In California, a DUI is an extreme offense and prosecuted to the fullest extent. The goal of such harsh punishment is to deter people from making a dangerous choice. To simply refrain from driving after drinking is obviously the best way to prevent a DUI, but a few drinks (as well as a lack of means to get home) can make it easy to convince yourself otherwise. Before getting behind the wheel after some time at the bar, keep in mind the penalties, the procedure, and options that a DUI may entail.
Seeing the red and blue flashing lights in the rearview mirror is the last thing people want after having a bit too much to drink. Particularly in California, driving while intoxicated is a very serious matter, and law enforcement will pull out all the stops to make sure that they get a drunk driver off of the road. A charge and a conviction of this nature will require critical life adjustments as a revoked license can result in an inability to commute and a subsequent loss of employment. Additionally, finding potential jobs may prove difficult if the employer takes a gander at driving records.
California sets a Blood Alcohol Content (BAC) limit of .08% for a person 21 years of age and older. Any higher may be accompanied by a DUI and a couple of nights in jail. Someone under the drinking age is subjected to stricter guidelines; a BAC of .01% will constitute a DUI for someone under 21. Other penalties for drunk drivers can include:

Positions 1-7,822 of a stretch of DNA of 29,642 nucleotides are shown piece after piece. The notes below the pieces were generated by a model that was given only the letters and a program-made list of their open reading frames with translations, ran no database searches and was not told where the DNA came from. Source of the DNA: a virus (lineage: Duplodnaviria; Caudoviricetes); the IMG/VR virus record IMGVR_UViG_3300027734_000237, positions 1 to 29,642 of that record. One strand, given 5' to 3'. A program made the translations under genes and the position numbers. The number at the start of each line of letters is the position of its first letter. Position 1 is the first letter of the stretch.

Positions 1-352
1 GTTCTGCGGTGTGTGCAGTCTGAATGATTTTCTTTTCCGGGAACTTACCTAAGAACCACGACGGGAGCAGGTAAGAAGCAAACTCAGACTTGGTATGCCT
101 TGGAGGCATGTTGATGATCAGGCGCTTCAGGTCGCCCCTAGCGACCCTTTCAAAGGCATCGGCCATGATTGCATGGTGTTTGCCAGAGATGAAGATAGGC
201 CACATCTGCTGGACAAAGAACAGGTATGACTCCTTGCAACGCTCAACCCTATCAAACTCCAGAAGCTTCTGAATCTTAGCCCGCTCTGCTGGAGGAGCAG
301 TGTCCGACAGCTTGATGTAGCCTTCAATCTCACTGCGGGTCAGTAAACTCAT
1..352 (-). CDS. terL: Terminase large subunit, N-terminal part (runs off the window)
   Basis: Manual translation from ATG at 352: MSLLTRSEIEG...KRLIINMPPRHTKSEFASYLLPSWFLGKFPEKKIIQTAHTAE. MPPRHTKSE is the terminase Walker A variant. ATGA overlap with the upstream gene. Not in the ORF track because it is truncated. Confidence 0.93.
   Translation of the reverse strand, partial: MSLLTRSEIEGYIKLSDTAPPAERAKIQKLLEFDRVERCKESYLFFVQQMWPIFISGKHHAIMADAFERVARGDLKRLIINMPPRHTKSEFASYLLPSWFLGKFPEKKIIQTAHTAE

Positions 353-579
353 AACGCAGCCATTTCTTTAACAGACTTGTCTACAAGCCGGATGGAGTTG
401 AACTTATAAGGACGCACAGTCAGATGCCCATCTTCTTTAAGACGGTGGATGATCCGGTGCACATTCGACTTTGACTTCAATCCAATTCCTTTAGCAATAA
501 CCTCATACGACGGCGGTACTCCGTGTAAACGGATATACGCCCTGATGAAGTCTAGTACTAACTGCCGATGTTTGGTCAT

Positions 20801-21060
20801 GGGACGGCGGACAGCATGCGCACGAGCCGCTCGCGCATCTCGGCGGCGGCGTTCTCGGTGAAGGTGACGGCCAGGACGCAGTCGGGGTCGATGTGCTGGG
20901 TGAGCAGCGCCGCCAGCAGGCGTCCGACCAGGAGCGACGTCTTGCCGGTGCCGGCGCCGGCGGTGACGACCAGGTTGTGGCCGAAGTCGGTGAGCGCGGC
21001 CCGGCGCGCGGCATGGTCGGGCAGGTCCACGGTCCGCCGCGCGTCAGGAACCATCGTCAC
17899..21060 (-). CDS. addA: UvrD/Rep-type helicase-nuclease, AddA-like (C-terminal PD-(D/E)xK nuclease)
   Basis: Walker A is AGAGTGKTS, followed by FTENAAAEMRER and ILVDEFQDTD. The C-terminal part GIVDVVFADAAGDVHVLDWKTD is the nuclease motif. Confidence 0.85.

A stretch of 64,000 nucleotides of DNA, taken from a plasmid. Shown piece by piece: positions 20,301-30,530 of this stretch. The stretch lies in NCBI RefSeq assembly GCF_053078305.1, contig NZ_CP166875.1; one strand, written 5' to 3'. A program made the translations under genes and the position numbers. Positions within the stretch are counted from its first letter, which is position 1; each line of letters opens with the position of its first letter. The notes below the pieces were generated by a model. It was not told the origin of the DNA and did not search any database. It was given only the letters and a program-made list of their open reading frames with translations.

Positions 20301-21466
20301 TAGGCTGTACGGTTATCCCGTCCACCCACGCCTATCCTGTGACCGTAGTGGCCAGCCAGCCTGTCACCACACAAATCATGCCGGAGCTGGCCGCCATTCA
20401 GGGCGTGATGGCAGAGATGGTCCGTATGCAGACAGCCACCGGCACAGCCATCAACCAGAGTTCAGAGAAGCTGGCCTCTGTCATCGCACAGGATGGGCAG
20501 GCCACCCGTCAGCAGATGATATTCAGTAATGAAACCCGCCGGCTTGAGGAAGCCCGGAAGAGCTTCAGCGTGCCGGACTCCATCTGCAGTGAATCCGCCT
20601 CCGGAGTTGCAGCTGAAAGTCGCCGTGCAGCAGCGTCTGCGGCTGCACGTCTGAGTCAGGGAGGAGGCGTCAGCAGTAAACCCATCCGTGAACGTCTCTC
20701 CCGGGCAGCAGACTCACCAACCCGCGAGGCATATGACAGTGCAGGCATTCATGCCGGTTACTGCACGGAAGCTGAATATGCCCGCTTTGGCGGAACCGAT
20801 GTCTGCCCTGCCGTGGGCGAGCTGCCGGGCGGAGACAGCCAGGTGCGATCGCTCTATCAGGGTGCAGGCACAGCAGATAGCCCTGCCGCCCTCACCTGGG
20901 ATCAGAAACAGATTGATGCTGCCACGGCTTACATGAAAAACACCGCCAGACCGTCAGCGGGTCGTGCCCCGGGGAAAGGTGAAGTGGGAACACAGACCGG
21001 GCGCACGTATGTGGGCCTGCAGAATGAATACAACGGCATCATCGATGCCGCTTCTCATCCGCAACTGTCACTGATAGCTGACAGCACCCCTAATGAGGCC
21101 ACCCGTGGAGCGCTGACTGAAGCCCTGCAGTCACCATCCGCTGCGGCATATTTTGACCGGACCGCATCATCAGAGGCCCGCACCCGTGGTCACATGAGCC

According to California law, officers can require drivers to take a blood or a breath test to analyze their BAC if they are arrested for a DUI. The driver may refuse to have their BAC screened by a chemical test, but this usually results in a fine of up to $125 as well as a suspension of their driver’s license. If the driver refuses to take the test on their first offense, it will equate to a one year suspension. The second offense results in a suspension of two years. For the third, three years of no driving awaits.
A first-time DUI offense in California state will also be accompanied by a mandatory attendance at a “DUI school.” These programs vary in length and content, and enrollment is based on how many offenses the driver has committed. A 30 hour class, also known as AB541, educates people about the risks of drinking and driving. Attendance at two meetings per week for up to four months is usually required. The curriculum is instilled through group discussion, lectures, and videos. Deciding to not attend or enroll in the course can be viewed as a violation of probation and may result in a subsequent arrest. Depending on the conviction, different programs are offered for each DUI school.
“Wet Reckless” charges usually refer to drivers with blood alcohol content tested at or below the legal limit of .08. An individual with a charge of this nature is required to complete a 12-hour class on the dangers of alcohol.
Refusal of a chemical test after a person’s first DUI results in harsher consequences, including more jail time.
This class is for an individual with a first-time DUI conviction who either had their BAC measured at 0.20 or higher, or if they refused to submit to a chemical test upon their initial arrest.
For a person with second-time or multiple DUI charges, an 18-month program, also known as SB38, is required. The program is broken up by 52 hours of group therapy, 12 hours of education about drugs and alcohol, 6 hours of community reentry surveillance, and interviews twice a week during the first twelve months of the program.
For people who have three or more DUI charges, they are offered and sometimes ordered to attend a 30-month DUI school program. This will consist of 78 hours of group therapy, 12 hours of drug and alcohol education, and 120-300 hours of mandatory community service along with regular individual interview sessions.